A measure of wasted resources…
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Unemployment is measured by the Bureau of
Labor Statistics (BLS) part of the
Department of Labor.
Data is compiled from monthly surveys
Current Population Survey
Data does not come from unemployment
insurance (UI) records…
UI is one of many factors used.
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If you have a job, you are employed
If you do not have a job but you are
available and looking for work, you are
If you are neither employed nor
available and looking for a job you are
not in the labor force.
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a v r
t e F
Full time, part time and temporary
Worked at least ONE hour or more for
pay or profit during the survey week.
Worked 15 hours or more without pay in
a family business.
Temporarily absent from work
Illness, vacation, labor dispute, etc.
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Do not have a job.
Available for work.
Made specific efforts to find a a job
during the previous four weeks.
Not working, waiting to be called
back to a job from which they were
temporarily laid off.
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Not in the Labor Force
Those who have no job and are not looking
for a job.
Full time students
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LF = E + U
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Unemployment= X 100
Labor Force = Active Population X 100
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Is Unemployment Measured
No. There are three problems with this
2. The Discouraged Worker Effect
3. The treatment of part time work as
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Discouraged Workers are
not in the Labor Force.
A discouraged worker is someone who
gave up looking for a job.
They are NOT counted as
unemployed but should because
they are part of the active
population, and would work if a job
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LF = E + U
Unemployment = Unemployed X 100
Rate (Ur) Labor Force 16
1.1 give up looking for work
When workers lose
all hope of finding a
E=140 rate decreases! 15.9
Ur = 15.9/156=10.2%
Discouraged Worker Effect.
An increase in the number of
discouraged workers shows up as a
decrease in the unemployment rate!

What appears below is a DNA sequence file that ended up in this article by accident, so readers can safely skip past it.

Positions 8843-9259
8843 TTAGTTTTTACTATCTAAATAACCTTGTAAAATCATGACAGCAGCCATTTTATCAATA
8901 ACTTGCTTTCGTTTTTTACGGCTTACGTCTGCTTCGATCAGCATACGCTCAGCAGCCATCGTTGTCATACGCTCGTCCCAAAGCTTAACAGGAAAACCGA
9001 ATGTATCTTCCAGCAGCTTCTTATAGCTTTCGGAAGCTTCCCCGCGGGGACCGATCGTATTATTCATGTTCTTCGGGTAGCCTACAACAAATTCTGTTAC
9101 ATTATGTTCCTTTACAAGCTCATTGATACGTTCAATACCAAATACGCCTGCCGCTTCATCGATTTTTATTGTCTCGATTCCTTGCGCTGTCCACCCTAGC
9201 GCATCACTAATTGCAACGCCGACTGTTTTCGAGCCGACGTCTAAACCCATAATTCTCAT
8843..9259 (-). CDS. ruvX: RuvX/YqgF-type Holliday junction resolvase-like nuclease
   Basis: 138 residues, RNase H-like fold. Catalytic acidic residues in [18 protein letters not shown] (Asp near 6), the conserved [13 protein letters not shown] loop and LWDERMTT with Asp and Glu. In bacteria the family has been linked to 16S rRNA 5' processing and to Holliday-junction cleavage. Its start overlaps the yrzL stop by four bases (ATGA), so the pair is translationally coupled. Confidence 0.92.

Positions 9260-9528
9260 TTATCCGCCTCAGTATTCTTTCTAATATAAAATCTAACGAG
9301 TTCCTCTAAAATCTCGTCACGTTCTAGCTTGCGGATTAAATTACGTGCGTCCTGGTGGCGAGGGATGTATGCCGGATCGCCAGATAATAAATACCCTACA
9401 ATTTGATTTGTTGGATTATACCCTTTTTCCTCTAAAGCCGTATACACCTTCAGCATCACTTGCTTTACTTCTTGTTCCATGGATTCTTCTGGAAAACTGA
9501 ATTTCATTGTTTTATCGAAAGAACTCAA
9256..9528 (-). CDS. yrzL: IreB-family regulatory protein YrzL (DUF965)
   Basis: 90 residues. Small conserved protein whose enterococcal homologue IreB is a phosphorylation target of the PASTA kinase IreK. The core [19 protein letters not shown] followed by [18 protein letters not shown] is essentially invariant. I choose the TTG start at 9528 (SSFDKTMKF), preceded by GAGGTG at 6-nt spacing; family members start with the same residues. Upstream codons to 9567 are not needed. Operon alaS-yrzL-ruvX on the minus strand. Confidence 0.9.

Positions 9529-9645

During long recessions, more workers
become discouraged reducing the Ur.
During recessions true
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Part Time Workers counted as
Including those who worked only
These individuals would work full
time if a job was available…
They should be counted –at least
partially- as unemployed.
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counted as Employed
A person working on a job that does not use
his/her full potential is Underemployed
A computer programmer delivering pizzas.
Underemployed individuals are counted as
employed even though their skills are
There are no official statistics on
Difficult to develop objective criteria.
Difficult to quantify loss to society.
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The Unemployment Rate:Three
Discouraged Underestimate true
Workers Not Unemployed
Part Time Counted as employed
Workers Inflate Number
employed Counted as employed
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Reagan Bush Clinton Bush 01- Obama
81-89 89-93 93-01 09 09-
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Clinton 93-01 Bush 01-09
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Unemployment is never ZERO
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Unemployment is never
Even when the economy is growing at its
“potential” there will be some workers
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Three types of unemployment:
Structural: workers who do not have
the necessary skills…there is no job
Frictional: workers with the
necessary skills but have not found
their job yet.
Cyclical: workers with the necessary
skills for the job, but lack of
demand prevents firms from hiring
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The Full Employment Rate of